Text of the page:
The other day, as I was riding in my car listening to music, I started thinking about my two favorite topics—basketball and hip hop. I usually think about one or the other, but rarely does my mind race about both. Are there any connections between the two? If so, what are the connections? My internal conversation caused me to flashback to a hip hop album, The Lost Boyz’ Love Peace & Nappiness. On that album the group played a clip of Allen Iverson talking about his rookie season in the NBA. That skit reminded me that Allen Iverson was one of the first guys to usher in the hip hop era into the NBA. Although that is true, the infusion of the hip hop culture and basketball started before Iverson.
Let me take a moment and point out some of the connections between hip hop and basketball. Some of the greatest basketball players and hip hop artists were raised in urban environments. Think about it: Allen Iverson, Lebron James, Carmelo Anthony were all raised in urban environments. On the hip hop side, T.I., Nas, B.I.G., Jay-Z, and Snoop Dogg were all raised in urban environments. Hip hop was born out of struggle, defiance and a way for young people to express themselves. Basketball was not born out of struggle, but to many inner city youth, it symbolizes an opportunity for a better life for their families; in that respect, basketball epitomizes struggle and expression. Hip hop artists are exploited by record owners and guess what, so are basketball players. Hip hop is dominated by young 20-something year old African American males and so is basketball. Ironically, the biggest consumers of both hip hop music and basketball are non-African Americans. The two are inextricably intertwined.
Sometimes people discuss hip hop or rap as a genre of music. Those individuals underestimate the impact of the hip hip culture. It embodies language, fashion, attitude, and music. In the NBA, although Michael Jordan is not considered a representative of the culture, his decision to wear longer, baggy shorts and to wear an ear ring was a by-product of the defiance of the hip hop culture. In the college game, in the early 1990’s, Michigan’s Fab Five started a trend of wearing long, baggy shorts with black shoes and socks. They proclaimed to the world that they loved hip hop. They also expressed the ugly reality of exploitation of basketball players. In the mid 1990’s Allen Iverson entered the NBA. At that time, he represented the perfect storm between hip hop and basketball. He was young, rebellious and talented. He was born and raised in an urban environment, but was able to overcome significant obstacles on his way to super stardom. He wore his hair in corn rows, his arms were filled with tattoos (not initially), his shorts were baggy, he infamously wore fitted hats and platinum chains to press conferences. He said that he wanted to do things his way and he did.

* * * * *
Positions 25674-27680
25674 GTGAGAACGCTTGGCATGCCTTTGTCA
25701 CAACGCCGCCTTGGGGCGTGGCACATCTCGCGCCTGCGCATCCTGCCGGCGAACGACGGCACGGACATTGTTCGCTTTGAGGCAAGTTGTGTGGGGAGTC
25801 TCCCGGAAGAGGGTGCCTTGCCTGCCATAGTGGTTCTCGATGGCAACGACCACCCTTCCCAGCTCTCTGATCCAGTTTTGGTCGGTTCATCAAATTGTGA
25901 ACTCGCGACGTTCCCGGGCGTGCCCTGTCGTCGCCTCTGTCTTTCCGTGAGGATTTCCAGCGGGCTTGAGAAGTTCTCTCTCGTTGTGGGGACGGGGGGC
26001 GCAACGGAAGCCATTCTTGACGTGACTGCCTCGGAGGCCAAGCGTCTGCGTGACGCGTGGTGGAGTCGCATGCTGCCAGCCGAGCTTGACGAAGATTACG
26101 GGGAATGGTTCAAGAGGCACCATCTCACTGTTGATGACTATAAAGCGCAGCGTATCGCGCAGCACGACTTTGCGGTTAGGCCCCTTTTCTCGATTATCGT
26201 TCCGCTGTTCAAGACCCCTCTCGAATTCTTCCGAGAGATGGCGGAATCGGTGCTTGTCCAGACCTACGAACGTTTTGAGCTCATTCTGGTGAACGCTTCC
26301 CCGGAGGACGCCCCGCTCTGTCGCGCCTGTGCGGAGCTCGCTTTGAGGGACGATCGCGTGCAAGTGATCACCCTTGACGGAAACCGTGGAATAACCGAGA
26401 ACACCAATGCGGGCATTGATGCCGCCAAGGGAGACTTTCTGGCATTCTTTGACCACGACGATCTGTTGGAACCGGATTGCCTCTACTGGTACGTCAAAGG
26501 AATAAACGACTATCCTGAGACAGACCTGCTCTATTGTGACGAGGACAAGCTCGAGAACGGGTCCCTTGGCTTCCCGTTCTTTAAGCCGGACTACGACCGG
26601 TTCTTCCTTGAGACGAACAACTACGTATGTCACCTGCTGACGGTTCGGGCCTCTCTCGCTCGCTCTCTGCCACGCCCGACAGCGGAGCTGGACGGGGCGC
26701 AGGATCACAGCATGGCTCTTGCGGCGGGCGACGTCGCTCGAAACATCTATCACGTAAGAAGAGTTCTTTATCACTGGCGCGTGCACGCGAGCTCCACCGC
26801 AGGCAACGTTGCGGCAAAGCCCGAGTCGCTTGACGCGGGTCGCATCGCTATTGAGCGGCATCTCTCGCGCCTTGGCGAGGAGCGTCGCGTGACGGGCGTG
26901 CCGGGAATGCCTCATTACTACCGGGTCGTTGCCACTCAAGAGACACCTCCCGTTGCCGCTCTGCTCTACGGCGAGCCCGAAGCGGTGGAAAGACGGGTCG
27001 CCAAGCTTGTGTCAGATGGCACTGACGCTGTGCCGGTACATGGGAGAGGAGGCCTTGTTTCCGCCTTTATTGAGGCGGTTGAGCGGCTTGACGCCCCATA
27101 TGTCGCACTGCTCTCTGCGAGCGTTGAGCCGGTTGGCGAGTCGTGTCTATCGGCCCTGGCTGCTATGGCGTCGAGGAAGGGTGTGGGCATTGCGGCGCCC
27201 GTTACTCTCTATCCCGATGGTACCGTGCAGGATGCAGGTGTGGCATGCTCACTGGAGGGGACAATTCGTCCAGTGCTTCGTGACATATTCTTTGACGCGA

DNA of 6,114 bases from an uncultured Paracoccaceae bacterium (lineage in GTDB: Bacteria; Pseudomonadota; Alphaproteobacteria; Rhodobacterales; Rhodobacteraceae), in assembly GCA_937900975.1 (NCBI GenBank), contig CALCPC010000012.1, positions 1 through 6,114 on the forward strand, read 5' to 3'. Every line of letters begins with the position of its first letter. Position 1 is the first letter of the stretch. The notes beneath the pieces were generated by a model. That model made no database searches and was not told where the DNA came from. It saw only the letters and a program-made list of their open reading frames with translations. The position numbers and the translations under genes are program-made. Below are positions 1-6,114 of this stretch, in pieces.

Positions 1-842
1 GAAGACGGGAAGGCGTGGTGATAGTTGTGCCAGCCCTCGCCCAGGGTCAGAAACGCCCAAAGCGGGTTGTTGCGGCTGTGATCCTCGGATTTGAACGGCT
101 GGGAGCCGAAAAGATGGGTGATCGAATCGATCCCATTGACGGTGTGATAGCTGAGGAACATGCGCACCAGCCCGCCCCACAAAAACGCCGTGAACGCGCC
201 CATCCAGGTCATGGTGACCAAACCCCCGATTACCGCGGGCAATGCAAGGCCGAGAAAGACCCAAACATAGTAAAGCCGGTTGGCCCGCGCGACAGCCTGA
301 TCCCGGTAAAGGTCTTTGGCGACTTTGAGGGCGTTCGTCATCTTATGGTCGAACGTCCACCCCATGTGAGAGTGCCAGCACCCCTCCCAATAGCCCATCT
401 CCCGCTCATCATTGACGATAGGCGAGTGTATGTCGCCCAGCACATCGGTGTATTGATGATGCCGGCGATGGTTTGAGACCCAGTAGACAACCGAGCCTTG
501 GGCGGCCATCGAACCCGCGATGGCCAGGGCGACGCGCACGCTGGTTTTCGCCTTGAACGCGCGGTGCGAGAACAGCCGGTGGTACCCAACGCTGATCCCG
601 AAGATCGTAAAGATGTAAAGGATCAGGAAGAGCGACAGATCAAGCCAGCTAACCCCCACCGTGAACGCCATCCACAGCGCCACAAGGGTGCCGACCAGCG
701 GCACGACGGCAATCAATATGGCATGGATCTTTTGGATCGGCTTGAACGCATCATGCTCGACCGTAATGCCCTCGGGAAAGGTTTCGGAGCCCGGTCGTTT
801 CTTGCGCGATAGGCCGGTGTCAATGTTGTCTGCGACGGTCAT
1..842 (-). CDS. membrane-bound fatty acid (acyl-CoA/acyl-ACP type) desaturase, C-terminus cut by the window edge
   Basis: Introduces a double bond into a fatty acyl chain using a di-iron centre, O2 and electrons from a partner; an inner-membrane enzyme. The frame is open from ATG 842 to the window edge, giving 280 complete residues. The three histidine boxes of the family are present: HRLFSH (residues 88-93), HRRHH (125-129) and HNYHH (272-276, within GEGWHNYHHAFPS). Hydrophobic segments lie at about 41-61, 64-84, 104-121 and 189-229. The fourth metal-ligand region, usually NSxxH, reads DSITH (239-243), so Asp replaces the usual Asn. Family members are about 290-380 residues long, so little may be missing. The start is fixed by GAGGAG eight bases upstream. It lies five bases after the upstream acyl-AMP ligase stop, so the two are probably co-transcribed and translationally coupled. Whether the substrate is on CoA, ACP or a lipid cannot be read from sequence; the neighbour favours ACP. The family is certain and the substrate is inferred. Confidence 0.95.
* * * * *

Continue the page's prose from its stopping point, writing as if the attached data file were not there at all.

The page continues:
The NBA profited off of the hip hop culture. During half time shows, you could often hear hip hop music being played over PA systems, or hear commentators making hip hop references. David Stern and the other “powers-that-be” used the hip hop culture to market to a more urban demographic. Many players during that time wore clothes that were comfortable for them and not necessarily business professional or even business casual attire. Although David Stern benefited from the hip hop culture, he yearned to control it. Therefore, it was no surprise to me that he passed a set of rules which require players to dress professionally when sitting on the bench. Now, if you look at the NBA players on the sidelines, they usually have on a suit or at the very least, a sports jacket. That was his way of minimizing hip hop’s impact.
Although David Stern attempted to stamp out or at least minimize the impact of hip hop, it is still alive and well. Players still wear diamond earrings, and bracelets. The only difference is that those are now accessories that go with Tom Ford tailored suits. Lebron James is a huge hip hop fan and he expresses himself before games by listening to the music on his headphones, or blasting the music in the locker room. Hip hop is also seen in the ownership ranks of the NBA with Jay-Z being a minority owner of the Brooklyn Nets. Hip hop is displayed at All-Star weekend. Many hip hop artists perform and/or attend events during one of the NBA’s biggest weekends. Their appearances help drive even more people to the festivities and consequently contribute to the NBA’s profit margin. You see, the marriage between hip hop and basketball cannot be eradicated. The two are forever intertwined.